Murdoch's Utilitarianism: The Ideal Of Humility

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In criticizing the utilitarian behaviorist framework, Murdoch says that moral philosophy should provide not only an ideal of what it means to be good, but also advice on how to move oneself towards that ideal. One way that the ideal of humility can help a person be good is by providing a test for actions. Instead of asking himself the rather difficult question “Is this a good action?” an agent can ask himself “Would a humble person do this?”, and if the answer is “no”, then the action is probably bad. The same test can be applied to persistent behaviors or attitudes. If being humble is a way of being good, it is worth considering that someone might try to be humble. In addition to applying the test, he might seek out humbling experiences,…show more content…
This is potentially problematic for a couple of reasons; (1) A humble person is outward-looking, whereas self-improvement is inward-looking; and (2) if you try to be humble and find that you’ve succeeded, you are now in the awkward position of thinking “I am humble”. While the ideal of humility involves having “no self”, an ordinary person can’t just discard one’s self and instantly become humble; change takes time. A person in the process of this change can think “I am trying to be humble”, which does not share the contradiction that “I am humble” implies. So for someone at the beginning of the process of unselfing, the second problem is not significant because “success” is so far…show more content…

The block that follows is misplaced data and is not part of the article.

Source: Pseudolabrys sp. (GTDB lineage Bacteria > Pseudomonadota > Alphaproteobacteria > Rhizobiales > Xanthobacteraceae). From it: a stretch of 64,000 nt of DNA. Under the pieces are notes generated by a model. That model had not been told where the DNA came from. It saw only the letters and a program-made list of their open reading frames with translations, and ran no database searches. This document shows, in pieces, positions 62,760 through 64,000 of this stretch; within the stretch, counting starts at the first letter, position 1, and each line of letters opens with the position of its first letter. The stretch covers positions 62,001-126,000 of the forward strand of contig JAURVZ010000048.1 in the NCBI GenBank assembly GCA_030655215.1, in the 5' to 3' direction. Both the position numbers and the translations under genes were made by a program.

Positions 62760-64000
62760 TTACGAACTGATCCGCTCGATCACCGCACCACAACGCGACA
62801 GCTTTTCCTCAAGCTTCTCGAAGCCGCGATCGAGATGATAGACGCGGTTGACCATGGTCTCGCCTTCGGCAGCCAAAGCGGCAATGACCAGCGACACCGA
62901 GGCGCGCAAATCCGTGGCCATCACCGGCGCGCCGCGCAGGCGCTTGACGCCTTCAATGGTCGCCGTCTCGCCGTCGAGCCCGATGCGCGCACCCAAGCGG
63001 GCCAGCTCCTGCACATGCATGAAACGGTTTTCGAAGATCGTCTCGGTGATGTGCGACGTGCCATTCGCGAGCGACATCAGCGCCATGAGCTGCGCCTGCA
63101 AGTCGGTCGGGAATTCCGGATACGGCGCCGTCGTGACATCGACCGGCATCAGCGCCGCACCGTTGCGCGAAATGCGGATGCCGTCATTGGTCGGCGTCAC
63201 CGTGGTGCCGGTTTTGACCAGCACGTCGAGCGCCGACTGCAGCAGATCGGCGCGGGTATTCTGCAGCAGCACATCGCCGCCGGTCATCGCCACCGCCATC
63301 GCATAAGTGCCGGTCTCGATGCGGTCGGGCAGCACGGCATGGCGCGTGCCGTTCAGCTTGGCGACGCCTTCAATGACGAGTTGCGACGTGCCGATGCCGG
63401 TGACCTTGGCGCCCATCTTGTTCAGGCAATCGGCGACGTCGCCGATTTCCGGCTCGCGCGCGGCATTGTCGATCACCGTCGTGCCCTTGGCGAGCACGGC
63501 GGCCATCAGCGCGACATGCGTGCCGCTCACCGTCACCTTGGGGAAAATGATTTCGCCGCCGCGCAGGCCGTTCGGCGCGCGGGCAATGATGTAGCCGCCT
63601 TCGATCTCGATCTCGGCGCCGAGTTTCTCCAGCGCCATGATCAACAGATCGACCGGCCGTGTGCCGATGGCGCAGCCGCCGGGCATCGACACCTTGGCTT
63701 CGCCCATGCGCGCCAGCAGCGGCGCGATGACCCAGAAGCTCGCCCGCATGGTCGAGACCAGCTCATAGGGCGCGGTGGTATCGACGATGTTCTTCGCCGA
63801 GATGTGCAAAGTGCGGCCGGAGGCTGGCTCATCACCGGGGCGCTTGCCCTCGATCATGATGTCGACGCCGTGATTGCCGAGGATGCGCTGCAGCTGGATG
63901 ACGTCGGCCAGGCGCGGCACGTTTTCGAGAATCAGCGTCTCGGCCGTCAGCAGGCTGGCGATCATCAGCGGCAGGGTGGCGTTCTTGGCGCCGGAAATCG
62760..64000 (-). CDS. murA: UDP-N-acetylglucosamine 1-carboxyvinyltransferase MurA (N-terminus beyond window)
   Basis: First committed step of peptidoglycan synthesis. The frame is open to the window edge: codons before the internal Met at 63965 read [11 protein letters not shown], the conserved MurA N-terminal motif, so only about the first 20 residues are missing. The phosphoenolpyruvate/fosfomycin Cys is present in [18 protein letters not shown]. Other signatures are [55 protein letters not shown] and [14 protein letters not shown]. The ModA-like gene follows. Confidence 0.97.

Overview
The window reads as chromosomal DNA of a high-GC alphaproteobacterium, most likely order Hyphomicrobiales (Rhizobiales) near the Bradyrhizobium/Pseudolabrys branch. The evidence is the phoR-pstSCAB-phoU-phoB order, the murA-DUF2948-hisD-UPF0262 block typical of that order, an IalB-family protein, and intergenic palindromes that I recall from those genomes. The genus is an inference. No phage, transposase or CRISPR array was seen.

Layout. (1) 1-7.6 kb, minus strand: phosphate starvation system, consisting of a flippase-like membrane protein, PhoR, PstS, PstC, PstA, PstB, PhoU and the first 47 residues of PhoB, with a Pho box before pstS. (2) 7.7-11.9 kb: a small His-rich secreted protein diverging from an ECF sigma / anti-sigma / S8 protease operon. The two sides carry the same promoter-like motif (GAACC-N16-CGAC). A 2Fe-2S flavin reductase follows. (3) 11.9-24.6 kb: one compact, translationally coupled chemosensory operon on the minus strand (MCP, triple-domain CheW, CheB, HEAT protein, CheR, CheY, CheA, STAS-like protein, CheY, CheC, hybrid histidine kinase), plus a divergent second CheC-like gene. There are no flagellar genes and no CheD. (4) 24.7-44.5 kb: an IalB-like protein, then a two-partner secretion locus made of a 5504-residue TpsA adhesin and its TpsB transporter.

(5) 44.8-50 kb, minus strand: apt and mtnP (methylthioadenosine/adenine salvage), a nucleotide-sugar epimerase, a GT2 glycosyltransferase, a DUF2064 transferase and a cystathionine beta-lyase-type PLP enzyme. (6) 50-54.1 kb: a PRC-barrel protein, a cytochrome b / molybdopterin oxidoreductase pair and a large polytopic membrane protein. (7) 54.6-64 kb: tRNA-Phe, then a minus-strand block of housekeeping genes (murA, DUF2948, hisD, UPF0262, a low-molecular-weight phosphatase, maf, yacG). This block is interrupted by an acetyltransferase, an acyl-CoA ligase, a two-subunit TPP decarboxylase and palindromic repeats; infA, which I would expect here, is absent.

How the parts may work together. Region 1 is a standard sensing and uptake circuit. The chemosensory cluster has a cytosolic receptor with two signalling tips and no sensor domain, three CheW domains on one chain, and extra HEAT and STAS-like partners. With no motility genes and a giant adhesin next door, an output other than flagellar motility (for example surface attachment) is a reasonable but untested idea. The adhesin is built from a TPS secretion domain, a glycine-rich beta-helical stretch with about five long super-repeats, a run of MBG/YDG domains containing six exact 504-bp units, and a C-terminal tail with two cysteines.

An ideal humble person has no self to improve, but self-improvement is an essential part of being a real-life good person, and an ideal that excludes self-improvement would not be a useful one. The ideal of humility should not be interpreted as saying that a person should pretend he has no self, but as a humbling reminder of what’s important and what is not. Self-cultivation of humility is only useful insofar as it enhances, rather than distracts from, attention to others, which is of primary
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